Paraphrased, this is what she said, “Teachers tell us that students in Seoul are so much better and are under so much more stress than we are. But we take the same tests as they do, and we do the same things as we do. The problem with Korea is that they think that bigger is better. They think Jeju is less because we’re not Seoul.”

I told her that Korea is not alone in its rural bias. It is alive and well in the USA, too.

I grew up in a small town in Kentucky – and by small, I mean 200 people (as recorded by the 2000 US Census). We have one general store, 6 churches, and a school building that no longer functions as a school. We have to go to the next county over if we want Wal-Mart or a hospital or a quality Mexican restaurant. Because of the lack of resources, many people are leaving. I believe this is the story of many rural towns, not just mine in Kentucky.

But, perhaps it’s time to stand up for rural America and her people.

Despite the lack of resources and even perceived isolation at the local levels – rural America is good at heart. While there is a lack of modern entertainment, “good” schools, and general bustle, the rural setting is a place of quiet thoughtfulness. The days are longer, the nights a bit darker, and the silence? Well.  sometimes deafening.

But, in my experience, rural America has nurtured a constant sense of pure amazement. Ask me how I feel anytime I get on a subway in Seoul. I can’t stop thinking about how people can dig miles of tunnels underground and stick trains in them. Ask me how I feel when I get on an airplane. Freaking amazing. Ask me what it’s like when I’m in Kentucky and I see a plane flying overhead. I feel like someone’s on a good adventure. Ask me what it’s like to overlook a city skyline and then lament the lack of green space. All too real.

If anything, students in rural areas (whether the USA or Korea), may have a greater appreciation for the world at hand. For it is this “isolation” from the big cities that helps develop a sense of wonder and amazement at the world beyond the fragile city limits. In a big city, there’s everything to see and do. In rural settings, it’s all to the imagination.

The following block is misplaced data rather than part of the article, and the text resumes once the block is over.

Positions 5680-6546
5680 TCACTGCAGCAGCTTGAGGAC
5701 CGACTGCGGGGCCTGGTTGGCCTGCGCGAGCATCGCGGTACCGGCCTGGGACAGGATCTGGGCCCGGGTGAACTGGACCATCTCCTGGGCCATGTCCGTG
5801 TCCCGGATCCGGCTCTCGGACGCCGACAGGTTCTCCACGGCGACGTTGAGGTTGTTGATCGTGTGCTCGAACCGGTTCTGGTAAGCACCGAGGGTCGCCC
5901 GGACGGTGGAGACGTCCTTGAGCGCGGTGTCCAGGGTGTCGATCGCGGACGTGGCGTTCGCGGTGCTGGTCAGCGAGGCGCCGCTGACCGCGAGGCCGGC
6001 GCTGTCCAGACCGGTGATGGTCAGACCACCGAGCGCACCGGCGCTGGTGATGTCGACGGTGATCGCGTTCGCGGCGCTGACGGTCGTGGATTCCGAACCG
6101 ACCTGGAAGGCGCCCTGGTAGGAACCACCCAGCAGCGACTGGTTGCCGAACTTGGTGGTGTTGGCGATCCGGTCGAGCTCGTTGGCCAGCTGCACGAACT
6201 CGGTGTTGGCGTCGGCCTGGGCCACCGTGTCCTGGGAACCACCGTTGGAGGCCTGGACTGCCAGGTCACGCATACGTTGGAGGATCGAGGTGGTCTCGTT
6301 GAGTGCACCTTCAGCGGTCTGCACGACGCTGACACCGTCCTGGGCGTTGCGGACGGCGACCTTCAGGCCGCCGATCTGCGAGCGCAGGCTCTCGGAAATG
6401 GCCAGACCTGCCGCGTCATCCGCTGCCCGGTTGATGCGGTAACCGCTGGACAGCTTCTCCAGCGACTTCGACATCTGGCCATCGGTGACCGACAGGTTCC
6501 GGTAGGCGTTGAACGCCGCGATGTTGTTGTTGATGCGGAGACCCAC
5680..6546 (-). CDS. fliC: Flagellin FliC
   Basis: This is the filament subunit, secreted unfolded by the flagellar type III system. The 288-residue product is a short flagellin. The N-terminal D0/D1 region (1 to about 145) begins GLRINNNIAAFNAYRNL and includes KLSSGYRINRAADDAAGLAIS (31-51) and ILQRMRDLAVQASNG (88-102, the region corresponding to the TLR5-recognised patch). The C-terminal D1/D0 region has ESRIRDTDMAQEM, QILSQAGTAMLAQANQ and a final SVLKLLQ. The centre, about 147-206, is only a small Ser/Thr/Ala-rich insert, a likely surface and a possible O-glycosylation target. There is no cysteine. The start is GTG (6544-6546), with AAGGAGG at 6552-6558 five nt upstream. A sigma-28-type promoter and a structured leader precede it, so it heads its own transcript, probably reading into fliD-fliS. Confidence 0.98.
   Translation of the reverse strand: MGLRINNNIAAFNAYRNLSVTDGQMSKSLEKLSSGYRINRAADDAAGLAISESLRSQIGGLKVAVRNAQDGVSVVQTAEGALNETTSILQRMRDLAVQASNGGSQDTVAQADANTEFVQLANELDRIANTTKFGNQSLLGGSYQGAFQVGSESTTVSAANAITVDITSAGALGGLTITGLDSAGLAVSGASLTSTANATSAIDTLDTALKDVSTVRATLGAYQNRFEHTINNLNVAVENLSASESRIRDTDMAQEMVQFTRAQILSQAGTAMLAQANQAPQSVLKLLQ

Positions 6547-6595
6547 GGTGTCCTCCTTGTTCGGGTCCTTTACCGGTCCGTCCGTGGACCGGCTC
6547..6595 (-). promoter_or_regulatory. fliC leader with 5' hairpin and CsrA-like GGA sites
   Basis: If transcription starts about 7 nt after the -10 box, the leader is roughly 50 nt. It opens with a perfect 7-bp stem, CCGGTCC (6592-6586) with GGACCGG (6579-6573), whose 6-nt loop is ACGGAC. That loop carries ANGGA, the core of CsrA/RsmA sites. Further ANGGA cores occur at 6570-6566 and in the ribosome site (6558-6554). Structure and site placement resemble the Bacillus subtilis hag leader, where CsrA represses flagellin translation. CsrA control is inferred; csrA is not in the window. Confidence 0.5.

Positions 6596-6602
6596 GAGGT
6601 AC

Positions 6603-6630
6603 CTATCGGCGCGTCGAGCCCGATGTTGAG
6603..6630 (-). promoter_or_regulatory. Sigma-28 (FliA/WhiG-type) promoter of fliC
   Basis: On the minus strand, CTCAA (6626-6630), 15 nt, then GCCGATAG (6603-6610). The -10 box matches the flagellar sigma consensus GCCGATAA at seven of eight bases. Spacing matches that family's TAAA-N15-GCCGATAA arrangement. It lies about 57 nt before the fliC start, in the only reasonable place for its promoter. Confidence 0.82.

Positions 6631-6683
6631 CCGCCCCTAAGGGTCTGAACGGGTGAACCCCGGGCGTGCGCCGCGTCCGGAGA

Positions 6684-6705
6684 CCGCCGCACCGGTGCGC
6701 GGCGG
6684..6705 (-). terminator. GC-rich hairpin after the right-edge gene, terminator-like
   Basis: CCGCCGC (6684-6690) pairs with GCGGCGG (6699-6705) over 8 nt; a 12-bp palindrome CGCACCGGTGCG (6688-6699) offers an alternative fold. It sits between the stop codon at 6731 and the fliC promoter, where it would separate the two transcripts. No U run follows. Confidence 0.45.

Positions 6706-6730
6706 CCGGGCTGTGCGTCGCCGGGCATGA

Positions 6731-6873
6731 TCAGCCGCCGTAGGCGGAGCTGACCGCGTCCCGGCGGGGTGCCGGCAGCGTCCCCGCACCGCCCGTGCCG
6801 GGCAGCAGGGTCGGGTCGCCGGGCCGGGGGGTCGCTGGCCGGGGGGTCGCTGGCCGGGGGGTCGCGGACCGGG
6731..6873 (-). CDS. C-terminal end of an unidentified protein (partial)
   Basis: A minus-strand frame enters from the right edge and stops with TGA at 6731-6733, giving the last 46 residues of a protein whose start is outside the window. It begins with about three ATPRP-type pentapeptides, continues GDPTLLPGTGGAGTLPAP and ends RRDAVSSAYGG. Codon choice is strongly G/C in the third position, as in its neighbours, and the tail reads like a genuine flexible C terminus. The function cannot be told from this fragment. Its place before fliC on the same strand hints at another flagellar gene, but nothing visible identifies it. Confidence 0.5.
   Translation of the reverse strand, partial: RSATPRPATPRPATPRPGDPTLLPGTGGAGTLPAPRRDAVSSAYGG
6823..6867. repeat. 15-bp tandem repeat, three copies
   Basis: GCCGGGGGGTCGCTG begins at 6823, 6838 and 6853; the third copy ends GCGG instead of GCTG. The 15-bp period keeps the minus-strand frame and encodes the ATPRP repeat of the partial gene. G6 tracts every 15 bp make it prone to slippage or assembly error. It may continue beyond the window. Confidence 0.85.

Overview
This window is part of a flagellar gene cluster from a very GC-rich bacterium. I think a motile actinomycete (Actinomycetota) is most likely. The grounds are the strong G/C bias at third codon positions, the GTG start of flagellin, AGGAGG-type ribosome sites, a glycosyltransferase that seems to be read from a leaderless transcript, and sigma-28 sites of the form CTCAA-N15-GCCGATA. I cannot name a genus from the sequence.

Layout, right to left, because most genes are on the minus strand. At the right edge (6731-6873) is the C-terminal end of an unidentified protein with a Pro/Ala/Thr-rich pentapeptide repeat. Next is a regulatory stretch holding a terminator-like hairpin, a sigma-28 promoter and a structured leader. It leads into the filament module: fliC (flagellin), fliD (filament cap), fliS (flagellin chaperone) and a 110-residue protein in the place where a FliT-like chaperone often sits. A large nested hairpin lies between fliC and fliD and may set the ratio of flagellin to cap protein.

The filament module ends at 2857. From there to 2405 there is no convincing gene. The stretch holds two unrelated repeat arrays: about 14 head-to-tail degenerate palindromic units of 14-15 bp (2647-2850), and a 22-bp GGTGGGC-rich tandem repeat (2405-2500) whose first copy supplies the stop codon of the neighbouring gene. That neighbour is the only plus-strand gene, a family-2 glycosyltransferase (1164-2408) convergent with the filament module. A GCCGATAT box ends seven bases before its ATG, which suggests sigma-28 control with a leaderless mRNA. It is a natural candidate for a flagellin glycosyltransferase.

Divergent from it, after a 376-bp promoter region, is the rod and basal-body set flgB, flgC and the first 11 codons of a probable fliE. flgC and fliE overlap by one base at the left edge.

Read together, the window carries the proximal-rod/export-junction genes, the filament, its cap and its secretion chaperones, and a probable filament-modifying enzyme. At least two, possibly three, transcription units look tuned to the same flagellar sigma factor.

So, I say to my students at my (somewhat) rural island school, take your imagination and run with it. The size of a city does not measure one’s intellect or potential. If my fate depended on the fact that I was born near and raised in a 200-person town, I probably would have never went to a top Kentucky college or became a Fulbright scholar.

In the end and in defense of rural people and rural places, I say that we are bigger dreamers, harder workers, and the most creative. Sure, we’ll have to drive a bit to get to a hospital, theater, restaurant, or supermarket, but all of these amenities can never add up to the constant feeling of amazement and wonder.

geon bae!

Sarah

Now we’re finished.

Today, June 10, is the beginning of the end. Today signifies the initiation of the speeding downward-slope of the end of my grant year. Ladies and gentlemen, I was around 32 days left in Korea and it’s not without some bitterness. I also say it’s the end because for the next three weeks, I am conducting speaking exams. After the three weeks, I have two weeks, one of which is consumed by exams. Essentially, I have one week left to teach my students and then be on my way.

For example, this morning I realized I was finally, completely at ease in Korea. It took over 10 months, but I woke up and realized that it’s no longer a strange place to be. I guess that’s what happens when you live abroad. I ate my bagel with cream cheese and jam, and realized that strangely enough, I was home. Sure, I’ll be jetting out of Korea in a little over a month, but for now I am home.

I have also struggled with a teaching slump. For you teachers out there, you probably know what I’m talking about: the inability to plan a lesson, the constant distraction of the Internet or something that isn’t lesson planning. You know that tug. During my teacher slump, I started evaluating myself. I realized that I was in the slump because I was stressed and afraid. Afraid I wasn’t making a difference, stressed that my students probably don’t care about English as much as I do.

Then, my mother, in her infinite wisdom, helped solve my funk.

In a roundabout way, she said “Sarah, you can’t make all the difference. You’re just planting the seed and other teachers in the future will water it.”

I then realized that it’s not all on me to change the scope of my students’ lives. Sure, I’m an important part, but I’m not the gardener and the harvester. I should probably not be as hard on myself. So, thankfully, I can report that I’m climbing out of the teacher slump. Hooray!